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Female Ruins

by Geoff Nicholson
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Product Details

  • Publisher: Overlook TP
  • Publishing date: 04/09/2001
  • Language: Français
  • ISBN-13: 9781585671946
  • ISBN: 1585671940


"Geoff Nicholson's twelfth novel is an elegantly constructed and often funny story rendered with wry, surgical precision." (Matthew Klam, The New York Times Book Review)

"Deliciously cynical and witty. A clever and original novel of deception, failures, and hope."(Washington Times)

Female Ruins is the story of Christopher Howell, a cult architect who allegedly built just one building-reputedly a wild, willful amalgam of styles ranging from 11th-century Norman to 20th-century Neutra. When Howell's daughter-and keeper of his flame-Kelly, and a Howell groupie named Jack Dexter hook up in a free-falling love affair, the search for this apocryphal building becomes a search for a lost past. Brilliantly funny and seriously obsessive, Female Ruins shows how the castles we build are often symbols of our own needs, follies, and magnificent obsessions.

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  • mythical erections
    From Amazon

    Architects these days just build things, and they don't even get to be very famous. There used to be architect-gurus back in the twentieth century, who said things that got quoted a lot - people like Frank Lloyd Wright and Le Corbusier. Kelly Howell is the daughter of one of these architect-philosophers, who was famous for not having built anything until he got crushed by one of his creations (a concrete hand).. She is conflicted about her feelings for her parents, makes a living driving a cab, and keeps trying to avoid giving interviews to biographers. A persistent American admirer of her father inveigles his way into her life. It's mostly set in rural Norfolk, England. It is brilliantly satirical but also very cleverly plotted, especially in the last few chapters (set in California) that twist and turn and set the story on its head.

  • Architectural Madness
    From Amazon

    I am so addicted to Mr. Nicholson! I own pretty much everything he's written, except for a few out of print pieces I'm still searching for. This new piece has his signature style of taking something common and twisting your perspective so that you see things in ways you never could in everyday life and you become just as intertwined with the subject as the characters are...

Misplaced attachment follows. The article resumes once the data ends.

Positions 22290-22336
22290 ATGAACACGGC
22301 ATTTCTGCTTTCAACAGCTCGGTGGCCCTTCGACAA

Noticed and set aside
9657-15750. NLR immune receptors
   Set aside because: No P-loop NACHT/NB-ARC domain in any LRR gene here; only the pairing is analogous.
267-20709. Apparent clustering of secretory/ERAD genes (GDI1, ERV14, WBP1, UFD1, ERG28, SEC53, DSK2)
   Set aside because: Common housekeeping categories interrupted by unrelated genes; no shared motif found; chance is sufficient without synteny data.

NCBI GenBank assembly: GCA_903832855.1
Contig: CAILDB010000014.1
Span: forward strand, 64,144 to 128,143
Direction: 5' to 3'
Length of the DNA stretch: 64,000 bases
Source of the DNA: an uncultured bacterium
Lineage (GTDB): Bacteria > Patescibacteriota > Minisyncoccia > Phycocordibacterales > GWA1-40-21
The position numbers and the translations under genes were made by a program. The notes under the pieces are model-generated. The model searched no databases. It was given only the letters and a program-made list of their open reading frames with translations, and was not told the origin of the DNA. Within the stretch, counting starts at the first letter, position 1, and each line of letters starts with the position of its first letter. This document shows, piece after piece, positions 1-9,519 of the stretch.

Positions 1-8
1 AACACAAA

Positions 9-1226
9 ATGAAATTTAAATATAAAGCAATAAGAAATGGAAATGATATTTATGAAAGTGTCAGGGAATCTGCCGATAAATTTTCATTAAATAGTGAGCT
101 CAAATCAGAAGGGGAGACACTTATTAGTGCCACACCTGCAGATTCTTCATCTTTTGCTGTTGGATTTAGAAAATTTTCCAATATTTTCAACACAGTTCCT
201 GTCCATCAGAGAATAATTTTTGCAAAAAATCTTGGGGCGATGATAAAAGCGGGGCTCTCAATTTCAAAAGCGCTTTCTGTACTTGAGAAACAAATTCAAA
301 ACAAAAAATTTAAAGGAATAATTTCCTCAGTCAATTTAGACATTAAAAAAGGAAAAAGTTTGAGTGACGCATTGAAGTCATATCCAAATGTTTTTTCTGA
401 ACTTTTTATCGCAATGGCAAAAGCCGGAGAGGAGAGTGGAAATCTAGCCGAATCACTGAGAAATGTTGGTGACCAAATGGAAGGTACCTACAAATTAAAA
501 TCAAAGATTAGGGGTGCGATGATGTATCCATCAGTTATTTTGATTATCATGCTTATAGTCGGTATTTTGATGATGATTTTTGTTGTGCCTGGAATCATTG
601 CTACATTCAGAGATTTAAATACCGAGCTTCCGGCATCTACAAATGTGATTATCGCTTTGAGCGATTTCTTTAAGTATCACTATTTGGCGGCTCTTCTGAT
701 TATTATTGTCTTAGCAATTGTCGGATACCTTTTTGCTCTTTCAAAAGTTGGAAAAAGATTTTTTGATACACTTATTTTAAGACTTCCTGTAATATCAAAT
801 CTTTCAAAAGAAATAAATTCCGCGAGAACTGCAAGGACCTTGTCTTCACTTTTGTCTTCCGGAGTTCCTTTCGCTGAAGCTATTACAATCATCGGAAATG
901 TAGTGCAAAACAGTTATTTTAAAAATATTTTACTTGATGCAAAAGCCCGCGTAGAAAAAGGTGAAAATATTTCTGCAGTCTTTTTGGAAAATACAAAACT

This book deals with the world of architecture (not the typical art history terminology and styles I memorized in college) and what it says about our human condition, especially about the coincidence and sometimes wimsy of it all.

    I found myself completely thrust into the world of the characters and even though things seemed a bit predictable, the way things are revealed through Mr. Nicholson's twisted and descriptive language kept me completely inthralled and waiting to see what happens next.

    If you liked his other books, this is a definite must-read. If you've never read anything before, try the Food Chain, Hunters & Gatherers or Bleeding London first and then go for this one.

  • Female Ruins a Fun Read
    From Amazon

    Geoff Nicholson's latest book is a fun read that doesn't amount to too much. And while the protaganist is likable and nicely drawn, there is little movement or development in her character.

    In general Nicholson is a cultural critic, a sort of poor man's Roland Barthes. And his observations about architecture in "Female Ruins," are funny and astute. One gets the feeling, after reading a lot of Nicholson, that this is the reason he writes novels. He wants to talk about some subject that is obsessing him. Whether it be the electric guitar, VW bugs, foot fetishism, or the city of London, it's always some external subject that drives the story. Sometimes this is successful (Hunters and Gatherers, Bleeding London, Everything and More) and sometimes this drive to explain and expose the facts gets in the way (Flesh Guitar).

    Here we have a story that carries the reader through, but doesn't ultimately satisfy. Female Ruins won't bore you, it's a nice ride, but when you close the book you'll be finished with it.

    Female Ruins is a forgettable book.

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